Now that New Year’s is behind us, companies face one of the riskiest times of the year for protecting their trade secrets and proprietary information.

As I’ve discussed in the past, employee departures present perhaps the greatest risk of unwanted trade-secret disclosure. And many employees who want to leave wait until after they receive their year-end bonus. With this increased employee movement comes an increased risk of misappropriation.

This is a great time of year to review employee intake and exit procedures. Departing employees need to be made aware of their legal obligations regarding the company’s proprietary or confidential information. This is best done through an exit interview. Whenever possible, a departing employee should sign an acknowledgement of her obligations.

During the exit interview, the company should learn as much as possible about where the employee will be working next. This helps identify situations where proprietary information is at risk. In such situations, an attorney should be consulted. For more details about exit interviews, see this prior post.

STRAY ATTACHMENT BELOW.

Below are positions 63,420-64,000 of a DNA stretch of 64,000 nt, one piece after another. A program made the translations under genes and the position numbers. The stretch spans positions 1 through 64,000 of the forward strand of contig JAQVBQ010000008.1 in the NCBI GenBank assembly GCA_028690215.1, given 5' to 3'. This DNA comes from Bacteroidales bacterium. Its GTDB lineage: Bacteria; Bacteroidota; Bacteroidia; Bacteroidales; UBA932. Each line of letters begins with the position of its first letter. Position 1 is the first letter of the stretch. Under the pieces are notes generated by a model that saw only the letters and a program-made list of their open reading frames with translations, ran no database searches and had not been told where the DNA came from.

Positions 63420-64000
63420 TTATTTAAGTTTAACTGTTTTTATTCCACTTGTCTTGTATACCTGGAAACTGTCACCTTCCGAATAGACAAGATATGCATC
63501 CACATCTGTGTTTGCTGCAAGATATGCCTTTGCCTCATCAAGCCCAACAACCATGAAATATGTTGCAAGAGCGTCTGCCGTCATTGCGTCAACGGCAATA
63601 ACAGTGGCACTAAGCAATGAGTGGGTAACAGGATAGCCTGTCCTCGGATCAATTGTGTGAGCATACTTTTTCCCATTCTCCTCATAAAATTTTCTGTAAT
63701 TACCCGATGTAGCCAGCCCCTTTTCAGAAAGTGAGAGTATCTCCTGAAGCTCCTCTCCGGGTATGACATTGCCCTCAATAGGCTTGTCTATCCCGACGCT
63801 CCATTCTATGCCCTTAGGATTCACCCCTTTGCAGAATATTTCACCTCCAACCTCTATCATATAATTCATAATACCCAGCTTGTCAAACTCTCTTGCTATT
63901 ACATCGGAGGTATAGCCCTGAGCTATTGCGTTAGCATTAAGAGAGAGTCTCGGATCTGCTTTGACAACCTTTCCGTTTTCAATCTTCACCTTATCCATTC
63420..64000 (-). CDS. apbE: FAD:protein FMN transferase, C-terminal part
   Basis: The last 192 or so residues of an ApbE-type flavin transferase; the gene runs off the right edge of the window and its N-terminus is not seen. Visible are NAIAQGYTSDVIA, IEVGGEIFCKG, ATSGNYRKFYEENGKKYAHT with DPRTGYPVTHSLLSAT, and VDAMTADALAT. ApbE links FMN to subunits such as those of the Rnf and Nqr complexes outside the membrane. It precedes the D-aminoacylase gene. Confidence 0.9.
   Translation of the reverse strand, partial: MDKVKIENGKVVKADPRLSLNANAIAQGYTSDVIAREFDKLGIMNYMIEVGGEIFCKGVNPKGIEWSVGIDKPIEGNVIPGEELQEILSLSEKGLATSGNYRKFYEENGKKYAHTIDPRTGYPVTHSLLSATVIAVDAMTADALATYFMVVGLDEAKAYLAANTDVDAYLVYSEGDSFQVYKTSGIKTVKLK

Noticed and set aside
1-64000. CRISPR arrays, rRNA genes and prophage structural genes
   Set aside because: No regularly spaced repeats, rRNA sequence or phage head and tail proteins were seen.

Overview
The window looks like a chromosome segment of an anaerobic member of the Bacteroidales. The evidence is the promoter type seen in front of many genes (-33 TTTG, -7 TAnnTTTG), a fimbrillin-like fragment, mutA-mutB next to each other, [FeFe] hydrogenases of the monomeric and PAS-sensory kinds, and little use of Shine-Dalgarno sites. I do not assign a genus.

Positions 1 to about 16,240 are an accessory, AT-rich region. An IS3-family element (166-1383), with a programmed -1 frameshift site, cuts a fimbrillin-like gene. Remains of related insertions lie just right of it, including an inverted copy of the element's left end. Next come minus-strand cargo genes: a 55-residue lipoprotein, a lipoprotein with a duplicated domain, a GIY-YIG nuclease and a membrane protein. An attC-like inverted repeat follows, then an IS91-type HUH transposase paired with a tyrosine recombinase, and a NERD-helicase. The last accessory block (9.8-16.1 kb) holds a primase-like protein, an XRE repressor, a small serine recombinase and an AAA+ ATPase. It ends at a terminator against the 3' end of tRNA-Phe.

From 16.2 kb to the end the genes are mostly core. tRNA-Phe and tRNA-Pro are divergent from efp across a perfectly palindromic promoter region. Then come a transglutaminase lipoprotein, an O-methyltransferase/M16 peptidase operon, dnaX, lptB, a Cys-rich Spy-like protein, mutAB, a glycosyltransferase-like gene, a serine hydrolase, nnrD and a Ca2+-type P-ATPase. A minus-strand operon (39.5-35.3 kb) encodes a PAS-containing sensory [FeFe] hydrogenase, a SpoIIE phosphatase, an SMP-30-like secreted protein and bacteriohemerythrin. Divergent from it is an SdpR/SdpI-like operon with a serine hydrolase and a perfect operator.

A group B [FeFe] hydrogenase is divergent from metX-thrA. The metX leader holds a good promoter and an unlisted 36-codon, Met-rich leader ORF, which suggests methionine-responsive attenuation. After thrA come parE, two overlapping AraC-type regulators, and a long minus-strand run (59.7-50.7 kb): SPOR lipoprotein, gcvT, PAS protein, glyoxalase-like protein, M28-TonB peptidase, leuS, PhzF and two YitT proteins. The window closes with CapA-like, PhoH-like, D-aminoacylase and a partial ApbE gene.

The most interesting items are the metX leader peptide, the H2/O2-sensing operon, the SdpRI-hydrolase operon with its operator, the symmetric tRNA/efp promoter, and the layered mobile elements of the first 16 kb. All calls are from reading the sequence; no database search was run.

Similarly, when hiring new employees, companies need to make sure the new employees will not be violating any restrictive covenants signed with former employers. During the hiring process, potential new hires need to be asked directly whether they have signed any such agreements. And once hired, they should confirm this in writing. If a company wants to hire someone who signed a restrictive covenant with a former employer, the company must consult with an attorney first.

If the new employee will be bound by a restrictive covenant such as a noncompete, make sure it is actually signed. (This may seem obvious, but it’s not uncommon for a noncompete agreement to go unsigned.)

By improving employee intake and exit procedures, companies can significantly reduce the risk of trade-secret misappropriation and expensive litigation.

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